Experimenting The Possibilities of Digital Photography

Written by stuestler on June 3rd, 2009
(c) 2009 Whitney Klare

(c) 2009 Whitney Klare


I’ve mentioned my friend Whitney, Rudy’s granddaughter, and her passion for photography. She’s sent me a few samples of her work, and with her permission, I’d like to share them with you. She’s already an accomplished photographer, with a great eye for composition and design. From her work, I’m beginning to see that she has a strong interest in abstracts, in using the many tools of digital photography to create a vision of an alternate reality.


This got me thinking about how even when our intent is to create an image that doesn’t exist in our physical world, all of the skills and creative processes of photography still apply.


Being “old school”, and learning all of this well before digital came on the scene, I’ve been well trained in “getting it right in the camera”. Even with film and print-making, there are plenty of options for manipulating the image. But starting out and working with a pre-visualized result in mind is a true mark of your skills.


It’s valuable and important to develop your ability to do it “the right way”, both in shooting and in image processing and making adjustments, not to satisfy some “rule”, but because it gives you so much more control over getting the results you want.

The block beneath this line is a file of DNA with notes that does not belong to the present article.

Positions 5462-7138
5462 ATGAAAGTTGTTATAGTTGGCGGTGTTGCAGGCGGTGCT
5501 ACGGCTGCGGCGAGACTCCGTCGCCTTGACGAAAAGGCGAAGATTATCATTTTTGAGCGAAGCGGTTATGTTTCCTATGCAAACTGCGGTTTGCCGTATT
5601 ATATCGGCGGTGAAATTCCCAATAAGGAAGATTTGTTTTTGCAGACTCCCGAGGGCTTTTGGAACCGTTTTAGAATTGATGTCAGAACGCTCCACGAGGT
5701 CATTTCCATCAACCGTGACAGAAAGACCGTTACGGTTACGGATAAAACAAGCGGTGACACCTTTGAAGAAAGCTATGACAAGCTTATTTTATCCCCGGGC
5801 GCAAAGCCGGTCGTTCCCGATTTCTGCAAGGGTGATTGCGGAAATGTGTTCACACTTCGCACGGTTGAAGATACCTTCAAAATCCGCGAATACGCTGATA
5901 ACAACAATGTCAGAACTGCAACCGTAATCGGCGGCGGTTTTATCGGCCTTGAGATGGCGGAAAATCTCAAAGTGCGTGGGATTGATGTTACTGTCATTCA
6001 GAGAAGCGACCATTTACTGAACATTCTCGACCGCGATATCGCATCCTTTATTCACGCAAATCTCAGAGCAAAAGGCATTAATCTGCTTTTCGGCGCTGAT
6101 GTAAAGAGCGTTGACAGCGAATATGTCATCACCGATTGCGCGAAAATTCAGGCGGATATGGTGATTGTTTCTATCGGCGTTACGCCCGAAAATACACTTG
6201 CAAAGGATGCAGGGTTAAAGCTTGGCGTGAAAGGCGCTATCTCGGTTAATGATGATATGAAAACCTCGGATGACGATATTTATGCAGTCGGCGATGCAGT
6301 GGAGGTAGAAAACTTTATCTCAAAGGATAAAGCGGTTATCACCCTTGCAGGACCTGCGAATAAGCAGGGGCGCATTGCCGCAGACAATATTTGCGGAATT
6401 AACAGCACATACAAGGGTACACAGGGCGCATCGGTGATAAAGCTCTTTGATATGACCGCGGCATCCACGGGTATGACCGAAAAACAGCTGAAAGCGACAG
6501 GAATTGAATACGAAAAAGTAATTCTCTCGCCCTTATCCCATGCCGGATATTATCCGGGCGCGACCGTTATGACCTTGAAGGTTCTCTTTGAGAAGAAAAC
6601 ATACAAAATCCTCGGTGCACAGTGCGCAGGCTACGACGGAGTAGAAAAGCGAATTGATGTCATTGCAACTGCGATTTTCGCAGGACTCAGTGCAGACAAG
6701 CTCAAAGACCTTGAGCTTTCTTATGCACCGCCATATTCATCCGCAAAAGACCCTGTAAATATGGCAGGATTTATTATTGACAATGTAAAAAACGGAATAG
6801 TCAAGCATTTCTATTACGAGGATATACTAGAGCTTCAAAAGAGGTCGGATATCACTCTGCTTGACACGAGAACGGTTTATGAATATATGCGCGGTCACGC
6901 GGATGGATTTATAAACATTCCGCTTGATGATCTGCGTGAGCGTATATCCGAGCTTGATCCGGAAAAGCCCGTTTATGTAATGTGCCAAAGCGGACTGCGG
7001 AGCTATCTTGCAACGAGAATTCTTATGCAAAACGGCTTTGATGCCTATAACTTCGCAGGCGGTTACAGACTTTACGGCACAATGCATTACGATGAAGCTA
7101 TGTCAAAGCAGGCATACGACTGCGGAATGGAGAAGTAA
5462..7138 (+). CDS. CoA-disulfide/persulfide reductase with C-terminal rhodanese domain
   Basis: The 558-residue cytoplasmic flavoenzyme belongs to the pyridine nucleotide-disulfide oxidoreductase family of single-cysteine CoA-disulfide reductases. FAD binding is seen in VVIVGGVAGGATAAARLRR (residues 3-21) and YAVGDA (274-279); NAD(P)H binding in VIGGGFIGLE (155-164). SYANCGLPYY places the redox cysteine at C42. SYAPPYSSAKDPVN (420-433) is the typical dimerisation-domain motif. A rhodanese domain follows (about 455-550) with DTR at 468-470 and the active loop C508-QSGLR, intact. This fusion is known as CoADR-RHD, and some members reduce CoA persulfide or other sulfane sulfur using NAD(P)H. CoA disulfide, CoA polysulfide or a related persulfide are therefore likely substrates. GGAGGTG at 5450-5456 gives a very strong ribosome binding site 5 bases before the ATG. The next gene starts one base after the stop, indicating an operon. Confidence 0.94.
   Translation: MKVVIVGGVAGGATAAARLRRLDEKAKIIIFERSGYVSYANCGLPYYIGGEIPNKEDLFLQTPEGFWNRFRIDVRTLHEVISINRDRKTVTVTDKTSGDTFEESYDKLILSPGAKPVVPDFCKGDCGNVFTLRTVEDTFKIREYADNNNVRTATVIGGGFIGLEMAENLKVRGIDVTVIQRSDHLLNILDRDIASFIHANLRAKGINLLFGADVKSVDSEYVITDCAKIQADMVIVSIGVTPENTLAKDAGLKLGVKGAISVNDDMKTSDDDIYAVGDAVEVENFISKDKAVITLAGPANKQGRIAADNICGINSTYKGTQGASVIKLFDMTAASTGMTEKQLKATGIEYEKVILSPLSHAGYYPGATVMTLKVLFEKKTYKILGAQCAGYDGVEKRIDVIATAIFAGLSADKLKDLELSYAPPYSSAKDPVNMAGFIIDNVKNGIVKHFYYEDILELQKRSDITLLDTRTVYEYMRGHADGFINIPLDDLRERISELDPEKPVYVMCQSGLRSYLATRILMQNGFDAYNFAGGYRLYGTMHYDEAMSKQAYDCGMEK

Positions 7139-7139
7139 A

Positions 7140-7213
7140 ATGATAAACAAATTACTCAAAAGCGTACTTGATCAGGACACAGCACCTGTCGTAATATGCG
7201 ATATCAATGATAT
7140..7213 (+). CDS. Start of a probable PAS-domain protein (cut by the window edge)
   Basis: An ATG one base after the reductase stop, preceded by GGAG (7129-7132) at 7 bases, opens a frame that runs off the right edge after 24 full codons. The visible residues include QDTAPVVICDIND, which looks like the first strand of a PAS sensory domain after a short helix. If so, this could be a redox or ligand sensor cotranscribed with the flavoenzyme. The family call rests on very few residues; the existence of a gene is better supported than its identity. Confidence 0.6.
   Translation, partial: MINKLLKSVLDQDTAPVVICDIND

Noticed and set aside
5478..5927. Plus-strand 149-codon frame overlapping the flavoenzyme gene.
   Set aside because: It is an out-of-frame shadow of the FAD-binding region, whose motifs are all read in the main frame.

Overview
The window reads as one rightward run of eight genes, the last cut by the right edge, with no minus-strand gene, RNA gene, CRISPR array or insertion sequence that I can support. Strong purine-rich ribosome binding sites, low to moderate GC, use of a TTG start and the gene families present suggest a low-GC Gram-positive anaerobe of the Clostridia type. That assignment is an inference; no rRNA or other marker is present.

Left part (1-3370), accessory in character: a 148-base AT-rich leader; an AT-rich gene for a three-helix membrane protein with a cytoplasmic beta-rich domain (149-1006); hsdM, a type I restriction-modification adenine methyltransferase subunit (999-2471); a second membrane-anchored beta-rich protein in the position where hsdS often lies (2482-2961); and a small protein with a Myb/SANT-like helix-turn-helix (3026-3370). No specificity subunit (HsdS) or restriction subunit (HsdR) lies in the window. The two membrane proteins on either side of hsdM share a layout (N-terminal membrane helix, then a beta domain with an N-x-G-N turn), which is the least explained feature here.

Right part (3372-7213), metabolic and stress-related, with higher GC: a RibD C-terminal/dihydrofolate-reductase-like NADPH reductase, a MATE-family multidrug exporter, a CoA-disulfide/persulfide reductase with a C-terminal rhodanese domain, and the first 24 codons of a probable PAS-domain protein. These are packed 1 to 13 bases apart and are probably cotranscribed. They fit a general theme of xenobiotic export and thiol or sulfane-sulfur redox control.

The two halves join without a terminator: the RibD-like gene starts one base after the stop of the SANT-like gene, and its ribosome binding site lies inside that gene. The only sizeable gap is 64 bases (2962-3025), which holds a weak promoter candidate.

Even with an abstract, and much more so as your images come closer to a vision of “reality”, being able to pre-visualize the shot you want, and understanding and working with the elements of light, composition and design to get those results at each step, makes your work that much more powerful.


(c) 2009 Whitney Klare

(c) 2009 Whitney Klare



A true testament to your skills is to be able to visualize an image that isn’t there in front of you, shoot it and adjust it so that the final result makes people believe that it is the reality that was there. That’s when they say “Wow, how did you get such an amazing shot – I’ve never seen it look like that!” (Whatever “it” is).


Those of us from the “old school”

realize that it was Ansel Adam’s not-so-secret print-making work, together with an exact system of exposing and processing his film that created the magnificent images that he pre-visualized.


So keep shooting, keep experimenting, and keep learning and developing your skills.  


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